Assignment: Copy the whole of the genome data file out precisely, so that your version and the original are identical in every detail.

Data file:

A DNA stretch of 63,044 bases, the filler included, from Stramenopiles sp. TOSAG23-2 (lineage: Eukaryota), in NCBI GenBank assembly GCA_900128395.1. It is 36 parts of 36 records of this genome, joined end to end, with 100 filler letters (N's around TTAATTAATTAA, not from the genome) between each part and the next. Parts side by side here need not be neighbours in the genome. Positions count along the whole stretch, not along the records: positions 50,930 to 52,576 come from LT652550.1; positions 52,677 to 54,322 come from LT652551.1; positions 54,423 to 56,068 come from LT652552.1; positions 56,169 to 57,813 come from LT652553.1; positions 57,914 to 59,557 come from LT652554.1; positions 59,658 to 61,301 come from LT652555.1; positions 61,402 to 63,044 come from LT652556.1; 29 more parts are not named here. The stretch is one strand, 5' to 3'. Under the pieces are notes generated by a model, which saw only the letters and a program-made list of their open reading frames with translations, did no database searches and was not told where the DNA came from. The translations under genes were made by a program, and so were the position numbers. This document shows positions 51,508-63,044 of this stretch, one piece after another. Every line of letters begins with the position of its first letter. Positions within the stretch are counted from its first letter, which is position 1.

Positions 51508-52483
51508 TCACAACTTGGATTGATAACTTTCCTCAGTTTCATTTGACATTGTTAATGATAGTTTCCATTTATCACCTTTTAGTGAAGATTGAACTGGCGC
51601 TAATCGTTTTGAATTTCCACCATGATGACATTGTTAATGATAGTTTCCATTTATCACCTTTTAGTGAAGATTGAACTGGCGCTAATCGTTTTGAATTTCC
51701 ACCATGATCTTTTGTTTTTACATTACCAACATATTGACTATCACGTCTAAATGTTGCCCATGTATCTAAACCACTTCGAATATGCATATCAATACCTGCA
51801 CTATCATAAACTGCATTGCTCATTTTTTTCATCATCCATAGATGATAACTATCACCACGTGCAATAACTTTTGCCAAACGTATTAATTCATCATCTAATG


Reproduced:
A DNA stretch of 63,044 bases, the filler included, from Stramenopiles sp. TOSAG23-2 (lineage: Eukaryota), in NCBI GenBank assembly GCA_900128395.1. It is 36 parts of 36 records of this genome, joined end to end, with 100 filler letters (N's around TTAATTAATTAA, not from the genome) between each part and the next. Parts side by side here need not be neighbours in the genome. Positions count along the whole stretch, not along the records: positions 50,930 to 52,576 come from LT652550.1; positions 52,677 to 54,322 come from LT652551.1; positions 54,423 to 56,068 come from LT652552.1; positions 56,169 to 57,813 come from LT652553.1; positions 57,914 to 59,557 come from LT652554.1; positions 59,658 to 61,301 come from LT652555.1; positions 61,402 to 63,044 come from LT652556.1; 29 more parts are not named here. The stretch is one strand, 5' to 3'. Under the pieces are notes generated by a model, which saw only the letters and a program-made list of their open reading frames with translations, did no database searches and was not told where the DNA came from. The translations under genes were made by a program, and so were the position numbers. This document shows positions 51,508-63,044 of this stretch, one piece after another. Every line of letters begins with the position of its first letter. Positions within the stretch are counted from its first letter, which is position 1.

Positions 51508-52483
51508 TCACAACTTGGATTGATAACTTTCCTCAGTTTCATTTGACATTGTTAATGATAGTTTCCATTTATCACCTTTTAGTGAAGATTGAACTGGCGC
51601 TAATCGTTTTGAATTTCCACCATGATGACATTGTTAATGATAGTTTCCATTTATCACCTTTTAGTGAAGATTGAACTGGCGCTAATCGTTTTGAATTTCC
51701 ACCATGATCTTTTGTTTTTACATTACCAACATATTGACTATCACGTCTAAATGTTGCCCATGTATCTAAACCACTTCGAATATGCATATCAATACCTGCA
51801 CTATCATAAACTGCATTGCTCATTTTTTTCATCATCCATAGATGATAACTATCACCACGTGCAATAACTTTTGCCAAACGTATTAATTCATCATCTAATG